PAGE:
New York Comptroller Thomas DiNapoli renewed his call on Friday that Chevron Corp. (NYSE: CVX), the second-largest oil company in the U.S., settle its legal battle against a multibillion-dollar judgment in Ecuador, to avoid further damaging its reputation and shareholder value.

DiNapoli is a trustee of the New York State Common Retirement Fund, which owns an estimated $700 million in Chevron shares. He joined 39 other investors managing $580 billion in assets from the U.S., Canada and Europe, asking that Chevron end its resistance against the Ecuadorean verdict.

In February 2011, a court in Ecuador found Chevron guilty of polluting tracts of the Amazon, and ordered it to pay $18 billion in damages. The case stems from allegations that Texaco improperly cleaned up after decades of operation in the country. Chevron inherited the legal case when it merged with Texaco in 2001.

Since the adverse ruling, the company has fought the Ecuadorean verdict, calling it fraudulent and the product of malicious intent.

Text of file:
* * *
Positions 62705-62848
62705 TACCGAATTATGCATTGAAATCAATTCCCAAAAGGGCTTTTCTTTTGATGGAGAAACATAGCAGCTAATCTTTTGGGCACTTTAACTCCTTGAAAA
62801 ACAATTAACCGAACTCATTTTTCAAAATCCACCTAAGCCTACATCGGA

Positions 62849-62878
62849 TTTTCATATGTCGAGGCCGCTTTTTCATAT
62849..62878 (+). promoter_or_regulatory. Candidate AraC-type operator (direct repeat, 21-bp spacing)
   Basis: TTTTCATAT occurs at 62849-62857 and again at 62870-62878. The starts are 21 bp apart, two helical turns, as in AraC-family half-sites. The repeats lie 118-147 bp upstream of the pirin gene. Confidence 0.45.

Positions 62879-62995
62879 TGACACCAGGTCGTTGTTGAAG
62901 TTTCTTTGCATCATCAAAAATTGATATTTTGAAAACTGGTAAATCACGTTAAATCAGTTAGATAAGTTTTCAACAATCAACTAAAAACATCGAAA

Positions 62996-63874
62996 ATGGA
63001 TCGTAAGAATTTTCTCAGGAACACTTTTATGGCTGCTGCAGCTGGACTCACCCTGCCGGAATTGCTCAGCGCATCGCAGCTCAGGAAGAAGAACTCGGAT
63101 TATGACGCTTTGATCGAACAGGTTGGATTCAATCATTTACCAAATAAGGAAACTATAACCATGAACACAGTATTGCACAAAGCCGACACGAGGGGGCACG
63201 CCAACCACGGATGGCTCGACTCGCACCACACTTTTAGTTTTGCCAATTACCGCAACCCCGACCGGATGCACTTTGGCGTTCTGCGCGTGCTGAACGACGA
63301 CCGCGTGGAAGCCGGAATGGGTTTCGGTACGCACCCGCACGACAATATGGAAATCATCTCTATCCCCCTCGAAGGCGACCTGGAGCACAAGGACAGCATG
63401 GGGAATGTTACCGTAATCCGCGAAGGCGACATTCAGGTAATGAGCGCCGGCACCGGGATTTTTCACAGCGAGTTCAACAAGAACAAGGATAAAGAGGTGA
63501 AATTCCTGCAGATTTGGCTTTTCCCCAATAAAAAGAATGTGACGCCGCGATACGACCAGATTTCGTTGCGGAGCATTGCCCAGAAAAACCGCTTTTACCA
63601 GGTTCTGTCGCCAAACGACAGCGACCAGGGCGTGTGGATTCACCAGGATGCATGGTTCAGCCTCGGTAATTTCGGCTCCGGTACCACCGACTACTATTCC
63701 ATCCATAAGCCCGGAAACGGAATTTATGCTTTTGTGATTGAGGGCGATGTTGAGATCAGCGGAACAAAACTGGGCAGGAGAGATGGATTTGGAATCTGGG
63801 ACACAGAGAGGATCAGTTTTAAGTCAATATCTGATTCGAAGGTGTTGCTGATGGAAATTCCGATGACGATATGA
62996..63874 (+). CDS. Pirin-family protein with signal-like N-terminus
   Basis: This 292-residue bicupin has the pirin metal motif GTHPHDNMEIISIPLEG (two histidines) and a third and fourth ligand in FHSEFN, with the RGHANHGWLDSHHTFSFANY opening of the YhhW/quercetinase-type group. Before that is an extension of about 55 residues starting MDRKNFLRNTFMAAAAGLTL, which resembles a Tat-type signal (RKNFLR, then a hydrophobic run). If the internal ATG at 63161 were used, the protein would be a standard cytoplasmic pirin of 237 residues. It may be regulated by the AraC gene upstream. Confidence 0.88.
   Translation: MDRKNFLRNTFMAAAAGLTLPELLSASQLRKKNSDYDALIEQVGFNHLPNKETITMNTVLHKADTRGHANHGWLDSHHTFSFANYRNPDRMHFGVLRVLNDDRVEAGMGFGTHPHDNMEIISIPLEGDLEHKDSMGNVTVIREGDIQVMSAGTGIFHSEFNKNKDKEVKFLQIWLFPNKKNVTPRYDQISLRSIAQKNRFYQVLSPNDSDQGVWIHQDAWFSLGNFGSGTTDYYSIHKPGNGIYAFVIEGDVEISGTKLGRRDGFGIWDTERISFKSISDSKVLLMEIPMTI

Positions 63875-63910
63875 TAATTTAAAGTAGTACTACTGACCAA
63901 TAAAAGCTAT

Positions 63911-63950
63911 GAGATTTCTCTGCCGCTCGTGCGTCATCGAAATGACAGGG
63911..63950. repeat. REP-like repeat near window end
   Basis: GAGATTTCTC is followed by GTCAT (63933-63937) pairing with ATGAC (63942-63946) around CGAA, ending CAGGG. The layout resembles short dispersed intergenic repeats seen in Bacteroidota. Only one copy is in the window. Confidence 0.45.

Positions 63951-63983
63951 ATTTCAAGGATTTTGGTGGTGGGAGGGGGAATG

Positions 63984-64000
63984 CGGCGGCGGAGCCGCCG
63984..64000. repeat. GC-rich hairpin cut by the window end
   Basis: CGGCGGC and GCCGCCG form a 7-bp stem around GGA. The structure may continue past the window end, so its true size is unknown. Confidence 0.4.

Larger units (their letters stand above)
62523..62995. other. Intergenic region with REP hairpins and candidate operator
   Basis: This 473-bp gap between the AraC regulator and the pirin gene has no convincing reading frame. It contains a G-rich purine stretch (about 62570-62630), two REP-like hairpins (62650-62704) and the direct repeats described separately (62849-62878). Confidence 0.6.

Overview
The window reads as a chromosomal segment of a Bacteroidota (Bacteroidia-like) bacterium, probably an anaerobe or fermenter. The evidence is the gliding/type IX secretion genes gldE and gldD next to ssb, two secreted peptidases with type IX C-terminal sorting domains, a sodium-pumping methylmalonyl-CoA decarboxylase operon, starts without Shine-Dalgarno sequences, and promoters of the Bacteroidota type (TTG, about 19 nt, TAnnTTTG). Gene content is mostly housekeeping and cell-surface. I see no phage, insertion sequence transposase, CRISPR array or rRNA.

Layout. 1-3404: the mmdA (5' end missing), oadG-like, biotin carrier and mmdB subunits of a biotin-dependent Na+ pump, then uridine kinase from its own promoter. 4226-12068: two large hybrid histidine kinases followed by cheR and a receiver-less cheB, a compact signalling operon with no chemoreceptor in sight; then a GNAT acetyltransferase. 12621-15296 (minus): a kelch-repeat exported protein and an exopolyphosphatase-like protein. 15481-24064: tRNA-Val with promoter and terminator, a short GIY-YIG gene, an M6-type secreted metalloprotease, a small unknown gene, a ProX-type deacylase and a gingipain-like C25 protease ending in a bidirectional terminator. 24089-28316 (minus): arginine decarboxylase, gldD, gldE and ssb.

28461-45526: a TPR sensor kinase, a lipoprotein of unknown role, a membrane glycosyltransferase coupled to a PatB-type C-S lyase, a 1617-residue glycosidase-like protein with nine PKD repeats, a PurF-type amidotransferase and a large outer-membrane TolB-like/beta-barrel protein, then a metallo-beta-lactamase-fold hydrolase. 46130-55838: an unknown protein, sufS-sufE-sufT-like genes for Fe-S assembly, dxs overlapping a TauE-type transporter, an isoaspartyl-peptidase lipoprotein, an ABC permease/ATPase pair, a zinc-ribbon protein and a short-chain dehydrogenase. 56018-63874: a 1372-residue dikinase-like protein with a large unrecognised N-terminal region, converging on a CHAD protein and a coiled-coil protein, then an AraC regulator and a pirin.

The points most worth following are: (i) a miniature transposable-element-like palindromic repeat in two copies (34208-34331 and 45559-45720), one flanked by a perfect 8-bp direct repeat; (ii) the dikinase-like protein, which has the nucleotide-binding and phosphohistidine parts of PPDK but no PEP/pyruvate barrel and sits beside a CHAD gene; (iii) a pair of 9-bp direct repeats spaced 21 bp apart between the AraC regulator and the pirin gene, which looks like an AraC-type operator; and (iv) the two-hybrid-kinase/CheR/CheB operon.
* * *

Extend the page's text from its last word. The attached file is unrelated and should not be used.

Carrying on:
But DiNapoli said Chevron should pay the fine and put this issue to rest.

The time for delay is over, DiNapoli said. The company's attempt to undo the court's verdict only keeps the case in the public eye and further damages Chevron's reputation. Chevron's actions are hurting shareholders as well as the indigenous people of the rainforest.

The renewed call mirrors a previous request DiNapoli made back in 2008, which was not heeded by Chevron. Since then, the Ecuadorean judgement has been upheld in an Ecuadorian court and prosecutors there said they can start enforcing the judgment by seizing Chevron's assets throughout the world.

On May 14, some of the company's shareholders asked the Securities and Exchange Commission to investigate claims Chevron management was not properly informing them of the risks facing the company in light of the $18 billion pending judgement.

Chevron still has an appeal pending in Ecuador's high court, and has had a racketeering case it filed against the head lawyer for the Ecuadorian plaintiffs upheld in New York.

In Friday trading on the New York Stock Exchange, Chevron fell $1.20 to $98.86 a share.